There is also no short-term substitute for BP’s product. But you? Forget Greenpeace. You’re up against the coal and natural gas guys. And sure, BP enjoys plenty of government subsidies. But they don’t have to go before Congress to ask taxpayers for $60 billion in new loan guarantees. You do.

Oil companies also don’t need the blessings of penny-conscious state public utility commissions, who were only just starting to forget the billions of dollars of cost overruns their ratepayers got stuck the last time the nuclear ship ran aground in the 1980s – some for plants that were never even built.

Finally, BP doesn’t have to go to Wall Street looking for investors, either. Those guys might not care about actual risk, but they are damn well going to need to believe that you can successfully sell yourselves to the public long enough for them to get their money back.

Bottom line is, nothing you can do is going to change public perceptions as fundamental as the ones you’re up against. The smartest thing to do is not try. Embrace the inevitable. Stop saying things any sixth grader knows aren’t true. Get out front of this thing.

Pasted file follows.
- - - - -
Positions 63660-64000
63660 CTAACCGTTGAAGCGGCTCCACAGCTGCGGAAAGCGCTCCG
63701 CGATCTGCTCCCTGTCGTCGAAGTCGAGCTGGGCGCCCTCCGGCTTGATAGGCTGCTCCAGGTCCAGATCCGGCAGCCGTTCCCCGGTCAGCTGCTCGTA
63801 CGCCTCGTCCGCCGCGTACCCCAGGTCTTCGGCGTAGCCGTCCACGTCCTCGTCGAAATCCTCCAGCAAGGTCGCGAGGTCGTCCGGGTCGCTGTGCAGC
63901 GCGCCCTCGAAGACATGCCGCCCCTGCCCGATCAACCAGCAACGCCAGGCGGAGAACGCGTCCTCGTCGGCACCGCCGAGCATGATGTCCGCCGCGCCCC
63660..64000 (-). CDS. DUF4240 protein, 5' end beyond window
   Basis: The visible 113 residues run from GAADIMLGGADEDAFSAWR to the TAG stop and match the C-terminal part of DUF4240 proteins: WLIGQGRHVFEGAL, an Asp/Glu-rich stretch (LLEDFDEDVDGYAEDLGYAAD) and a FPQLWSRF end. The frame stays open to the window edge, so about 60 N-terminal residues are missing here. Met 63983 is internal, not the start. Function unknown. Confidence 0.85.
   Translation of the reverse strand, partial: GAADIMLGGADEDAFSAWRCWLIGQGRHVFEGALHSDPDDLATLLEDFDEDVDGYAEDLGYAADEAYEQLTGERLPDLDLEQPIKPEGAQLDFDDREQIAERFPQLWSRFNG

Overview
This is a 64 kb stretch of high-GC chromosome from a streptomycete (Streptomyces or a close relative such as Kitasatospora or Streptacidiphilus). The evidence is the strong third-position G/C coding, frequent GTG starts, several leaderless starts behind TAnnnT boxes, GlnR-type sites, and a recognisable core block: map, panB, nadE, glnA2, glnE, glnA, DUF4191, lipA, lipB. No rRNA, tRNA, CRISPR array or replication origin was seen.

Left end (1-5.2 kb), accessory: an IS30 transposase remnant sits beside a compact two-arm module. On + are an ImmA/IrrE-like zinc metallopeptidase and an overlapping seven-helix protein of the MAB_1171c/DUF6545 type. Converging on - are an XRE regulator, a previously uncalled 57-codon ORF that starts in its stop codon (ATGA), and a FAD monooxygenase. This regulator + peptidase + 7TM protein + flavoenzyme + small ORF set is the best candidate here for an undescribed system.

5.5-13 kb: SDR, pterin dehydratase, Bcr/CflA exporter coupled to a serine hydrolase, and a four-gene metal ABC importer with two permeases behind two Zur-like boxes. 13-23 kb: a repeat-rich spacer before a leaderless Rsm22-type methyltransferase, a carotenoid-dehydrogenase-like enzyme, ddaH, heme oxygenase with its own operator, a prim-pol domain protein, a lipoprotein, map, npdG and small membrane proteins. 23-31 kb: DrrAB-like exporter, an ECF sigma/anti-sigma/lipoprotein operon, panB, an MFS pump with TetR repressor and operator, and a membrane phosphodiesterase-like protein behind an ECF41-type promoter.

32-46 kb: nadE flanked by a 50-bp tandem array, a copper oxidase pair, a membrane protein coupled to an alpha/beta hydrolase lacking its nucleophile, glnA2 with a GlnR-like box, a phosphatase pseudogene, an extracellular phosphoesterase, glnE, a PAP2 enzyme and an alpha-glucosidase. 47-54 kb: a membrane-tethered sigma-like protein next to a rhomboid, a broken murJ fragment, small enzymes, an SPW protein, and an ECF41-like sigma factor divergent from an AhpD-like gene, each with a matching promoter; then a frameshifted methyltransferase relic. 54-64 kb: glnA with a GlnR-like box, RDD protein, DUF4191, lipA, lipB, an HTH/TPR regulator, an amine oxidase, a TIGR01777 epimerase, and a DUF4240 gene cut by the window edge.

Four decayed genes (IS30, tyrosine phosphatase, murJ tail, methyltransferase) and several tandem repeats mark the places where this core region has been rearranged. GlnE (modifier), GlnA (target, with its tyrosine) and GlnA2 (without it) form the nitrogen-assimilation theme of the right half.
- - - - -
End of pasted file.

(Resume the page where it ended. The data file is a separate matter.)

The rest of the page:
It doesn’t matter that you might really, truly believe that all this is nothing more than irrational fear run rampant. You need to find a way to meet the people where they are before you can start reeling them back to where you want them to be.

That means you start every conversation with something that at least sounds a little like an explicit and sincere acknowledgment that you get it that there are real concerns about this industry.

Tell us you respect us enough to understand this one simple fact, and that you’re going to do everything possible to ensure the nuclear power plants we depend on for a fifth of our electricity are absolutely safe.

It should be you guys, not the White House that calls for a top-to-bottom review of your own systems.

It should be you guys who promise that no stone will be unturned, no corners cut.

It should be you guys who are out-talking the Sierra Club on this.

That’s true, by the way, even if you don’t really mean it. You can always figure out how to wriggle out of promises and obligations later, if that’s what you want. But right now, your job is to dig your way out of a smoking hole in the political landscape.

So, for your sake, please at least pretend you care what we think.

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2 Responses to Some PR Advice for the US Nuclear Industry

  1. Fantastic article!!!

  2. Yes good piece!